When John Fowles’ The French Lieutenant’s Woman came out in 1969 with its alternative endings, his publishers received angry letters from readers assuming there had been a printing error. In my new novel Given the Choice, I started with a female character who is complicated. She’s intelligent, creative and capable of generosity, but she also resorts to lying when the going gets tough.
My original ending for my character Marion involved her in only minimal development. She gains a modicum of self-knowledge, but significant blind spots remain and we are left to ponder the problems these may cause her and those she is close to in the future. I liked the idea of a messy, inconclusive, ‘real-life’ ending where people don’t necessarily learn the lessons they should – but the readers I showed my first draft to wanted more of an ‘outcome’ at the close of the book.
I thought about Charles Dickens and how he reworked the ending to Great Expectations when fellow writer Edward Bulwer-Lytton complained it was too sad. Dickens liked his original ending precisely because it went against the usual novelistic convention of the couple marrying and living happily ever after. In it, Pip briefly encounters the newly remarried Estella and, while it is clear she has changed, there is no hint that the pair will meet again. Dickens’s second ending is more romantically satisfying. It takes place in the grounds of Miss Havisham’s house (where as a young boy Pip was encouraged to fall in love with Estella who was trained to resist him) and the final words – ‘I saw the shadow of no parting from her’ – offer the hope that the pair will be united.
Literary critic Frank Kermode has a theory about why readers crave certain types of ending. In his book, The Sense of an Ending, he argues that we are born and die ‘in the middle of things’, and that stories with their start and stop points give us fictive ‘concords’ we can adopt when thinking about ourselves. What is important about the end of a story, Kermode suggests, is that we see the whole trajectory – a thing we cannot do with our own lives.
Given the Choice is set in the contemporary art and classical music worlds and one of my characters is a French painter, Jean-Claude. He is working on a sequence of paintings in which the subject stays the same, but where the effect changes because a new element is introduced, or because one of the components is moved to a slightly different place.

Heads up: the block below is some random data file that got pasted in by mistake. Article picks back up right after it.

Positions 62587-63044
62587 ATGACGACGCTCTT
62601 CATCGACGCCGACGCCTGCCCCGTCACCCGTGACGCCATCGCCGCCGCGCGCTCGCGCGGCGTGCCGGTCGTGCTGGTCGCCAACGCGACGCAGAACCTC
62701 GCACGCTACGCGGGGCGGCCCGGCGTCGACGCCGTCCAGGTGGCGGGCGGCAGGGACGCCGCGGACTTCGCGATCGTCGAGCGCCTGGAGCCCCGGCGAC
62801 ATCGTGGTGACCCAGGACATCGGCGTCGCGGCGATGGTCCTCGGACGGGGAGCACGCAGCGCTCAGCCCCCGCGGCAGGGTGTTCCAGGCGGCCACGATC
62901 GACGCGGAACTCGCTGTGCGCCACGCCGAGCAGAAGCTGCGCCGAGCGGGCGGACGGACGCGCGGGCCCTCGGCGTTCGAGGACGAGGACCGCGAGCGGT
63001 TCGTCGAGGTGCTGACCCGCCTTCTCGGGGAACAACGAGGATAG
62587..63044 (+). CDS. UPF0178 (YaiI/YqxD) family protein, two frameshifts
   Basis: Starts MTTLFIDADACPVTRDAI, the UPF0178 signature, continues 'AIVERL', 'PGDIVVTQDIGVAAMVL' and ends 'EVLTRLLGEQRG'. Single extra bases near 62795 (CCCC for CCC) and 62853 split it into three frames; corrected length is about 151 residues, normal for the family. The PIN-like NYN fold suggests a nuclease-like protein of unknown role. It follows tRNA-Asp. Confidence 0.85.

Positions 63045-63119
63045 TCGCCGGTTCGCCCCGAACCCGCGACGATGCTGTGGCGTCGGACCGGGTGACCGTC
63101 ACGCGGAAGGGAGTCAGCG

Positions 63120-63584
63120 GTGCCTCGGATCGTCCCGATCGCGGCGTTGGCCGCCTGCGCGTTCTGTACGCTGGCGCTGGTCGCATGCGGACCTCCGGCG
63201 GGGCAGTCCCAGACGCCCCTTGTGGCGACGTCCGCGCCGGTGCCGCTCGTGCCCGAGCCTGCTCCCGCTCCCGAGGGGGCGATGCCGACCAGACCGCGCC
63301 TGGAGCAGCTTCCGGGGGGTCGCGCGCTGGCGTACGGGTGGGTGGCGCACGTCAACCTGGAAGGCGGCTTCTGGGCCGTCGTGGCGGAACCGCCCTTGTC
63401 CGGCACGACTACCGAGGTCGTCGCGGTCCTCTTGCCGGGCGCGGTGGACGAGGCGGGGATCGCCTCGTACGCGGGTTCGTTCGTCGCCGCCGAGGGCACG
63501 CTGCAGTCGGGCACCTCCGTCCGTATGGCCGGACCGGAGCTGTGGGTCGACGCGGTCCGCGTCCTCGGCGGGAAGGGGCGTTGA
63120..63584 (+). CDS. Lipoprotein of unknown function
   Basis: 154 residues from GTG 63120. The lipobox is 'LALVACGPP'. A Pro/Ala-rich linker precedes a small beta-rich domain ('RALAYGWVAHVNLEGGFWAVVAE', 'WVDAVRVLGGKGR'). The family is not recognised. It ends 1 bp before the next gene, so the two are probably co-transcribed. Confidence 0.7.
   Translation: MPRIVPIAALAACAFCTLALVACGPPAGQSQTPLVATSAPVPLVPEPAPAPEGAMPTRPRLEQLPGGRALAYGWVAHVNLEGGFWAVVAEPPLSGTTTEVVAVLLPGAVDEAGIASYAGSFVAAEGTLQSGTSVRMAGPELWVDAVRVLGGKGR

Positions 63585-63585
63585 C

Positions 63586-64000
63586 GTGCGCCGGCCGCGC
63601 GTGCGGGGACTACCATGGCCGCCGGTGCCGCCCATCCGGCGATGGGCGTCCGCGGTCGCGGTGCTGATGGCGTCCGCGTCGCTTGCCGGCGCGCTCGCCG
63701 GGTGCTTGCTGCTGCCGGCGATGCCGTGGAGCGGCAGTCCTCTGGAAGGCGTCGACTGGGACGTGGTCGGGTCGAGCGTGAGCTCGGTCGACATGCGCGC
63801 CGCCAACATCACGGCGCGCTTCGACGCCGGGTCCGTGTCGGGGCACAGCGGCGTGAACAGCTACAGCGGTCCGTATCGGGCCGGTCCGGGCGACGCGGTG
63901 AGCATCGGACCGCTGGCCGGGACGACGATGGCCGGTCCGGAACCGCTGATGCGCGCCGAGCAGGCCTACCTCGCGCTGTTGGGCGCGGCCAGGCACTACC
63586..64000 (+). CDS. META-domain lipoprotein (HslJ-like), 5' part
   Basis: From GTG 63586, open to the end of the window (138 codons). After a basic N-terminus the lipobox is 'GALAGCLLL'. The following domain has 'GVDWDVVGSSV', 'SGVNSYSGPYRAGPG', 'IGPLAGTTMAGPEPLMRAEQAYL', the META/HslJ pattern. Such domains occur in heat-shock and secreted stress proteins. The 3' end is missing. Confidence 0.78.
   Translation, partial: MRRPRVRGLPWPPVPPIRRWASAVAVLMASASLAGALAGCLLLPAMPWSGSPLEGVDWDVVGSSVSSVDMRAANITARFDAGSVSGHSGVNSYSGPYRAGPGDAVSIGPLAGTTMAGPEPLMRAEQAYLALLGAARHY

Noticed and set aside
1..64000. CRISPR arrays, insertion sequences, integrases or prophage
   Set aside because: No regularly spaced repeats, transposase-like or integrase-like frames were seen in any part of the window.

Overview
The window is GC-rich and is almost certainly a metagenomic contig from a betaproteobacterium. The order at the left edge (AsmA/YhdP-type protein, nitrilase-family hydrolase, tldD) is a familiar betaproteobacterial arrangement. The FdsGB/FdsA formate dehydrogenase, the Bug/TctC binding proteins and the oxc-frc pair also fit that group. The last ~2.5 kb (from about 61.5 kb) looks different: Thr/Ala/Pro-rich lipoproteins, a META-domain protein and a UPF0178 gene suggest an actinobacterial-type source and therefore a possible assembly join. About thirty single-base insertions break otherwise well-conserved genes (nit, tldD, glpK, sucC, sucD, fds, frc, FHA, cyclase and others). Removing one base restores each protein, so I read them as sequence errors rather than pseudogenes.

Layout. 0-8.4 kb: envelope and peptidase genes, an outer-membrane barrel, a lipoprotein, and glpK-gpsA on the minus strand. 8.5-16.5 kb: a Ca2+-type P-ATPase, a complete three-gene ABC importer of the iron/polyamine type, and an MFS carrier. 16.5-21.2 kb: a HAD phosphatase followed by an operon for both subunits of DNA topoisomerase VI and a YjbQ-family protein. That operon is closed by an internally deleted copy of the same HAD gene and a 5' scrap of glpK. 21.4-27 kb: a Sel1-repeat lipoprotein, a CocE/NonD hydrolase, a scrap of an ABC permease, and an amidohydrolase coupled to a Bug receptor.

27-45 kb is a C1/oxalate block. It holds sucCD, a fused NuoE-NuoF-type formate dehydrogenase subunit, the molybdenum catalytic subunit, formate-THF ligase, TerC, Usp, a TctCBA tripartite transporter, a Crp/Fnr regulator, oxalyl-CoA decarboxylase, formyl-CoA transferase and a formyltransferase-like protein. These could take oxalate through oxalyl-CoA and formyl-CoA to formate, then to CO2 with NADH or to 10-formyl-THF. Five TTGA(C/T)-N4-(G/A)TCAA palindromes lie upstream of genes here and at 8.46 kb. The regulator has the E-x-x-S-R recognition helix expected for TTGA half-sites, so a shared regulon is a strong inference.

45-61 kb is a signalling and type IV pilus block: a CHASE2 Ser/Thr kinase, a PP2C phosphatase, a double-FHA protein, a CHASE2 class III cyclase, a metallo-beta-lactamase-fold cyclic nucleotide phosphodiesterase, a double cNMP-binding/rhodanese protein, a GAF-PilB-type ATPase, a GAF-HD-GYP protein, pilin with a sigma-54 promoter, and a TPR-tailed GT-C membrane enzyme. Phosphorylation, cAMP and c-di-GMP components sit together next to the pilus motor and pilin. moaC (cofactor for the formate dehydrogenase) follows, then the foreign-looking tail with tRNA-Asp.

I realised that if I used this as pretext I could show how what happens is often the result of contingency – an unexpected additional factor, a difference of timing, an alteration in mood. So Given the Choice now has three ‘outcomes’: my original muted ‘real-life’ version, an ending in which Marion gets her come-uppance, and one where things work out well (if unexpectedly!). It’s the reader who’s given the choice of which ending seems right.
Marion is a sassy businesswoman and runs an agency for artists. Damien Hirst makes a cameo appearance and I had fun inventing a whacky art installation. One of the things that intrigues me about contemporary art is the way the nature of fame has changed. An artist’s reputation used to depend on talent, training and building up a body of work that was sold through galleries to private collectors. Today, the art world is closer to fashion and advertising with the artist as a marketable brand. The most successful artists shock and their work is instantly recognisable. The debate about whether art should receive sponsorship or rely solely on sales has spread into music, literature, film, drama, dance.
The timeline for Given the Choice is the period leading up to the catastrophic crashes that occurred on the world financial markets in 2007-2008. This illusory wealth offered an interesting commentary on the art world’s commercialism. Bankers and city brokers are after all major consumers. Another important character in the novel is a young classical pianist from Estonia who brings with him very different ideas about how art should be funded and indeed what art is for. A further reason for giving Marion money is that it makes the choice she faces a straight one. Unlike most women in her position, she does not (at least initially) have to worry about its financial implications.
There’s a great deal of stress placed – by reviewers, by prize-giving juries – on how empathetic characters in books are. I have to admit, I’m suspicious of this. The notion of empathy in reading grew out of the German term Einfühlung (which literally means ‘feeling into’), and gave rise to a definition of empathy as a form of projection. Theodor Lipps, for instance (and his approach is typical), describes the process as follows: ‘we experience the other’s feelings as our own, because we project our own feelings onto the other.’ It’s always seemed to me a dangerous exchange.
Hélène Cixous warns us as readers to guard against our desire to turn others into comforting reflections of ourselves. Instead, she urges us to venture towards the other in literature in order to expand imaginatively what we know. She quotes Franz Kafka angrily retorting in a letter to a friend that he doesn’t want books that will make him happy. In a memorable phrase, he says he wants books to be ‘the axe for the frozen sea within us’. I agree with Franz Kafka. If we allow ourselves to become too wrapped up in the characters we read, we risk wanting things to turn out a certain way instead of letting the book jolt us into a different way of thinking.
Given the Choice is published this month by Cillian Press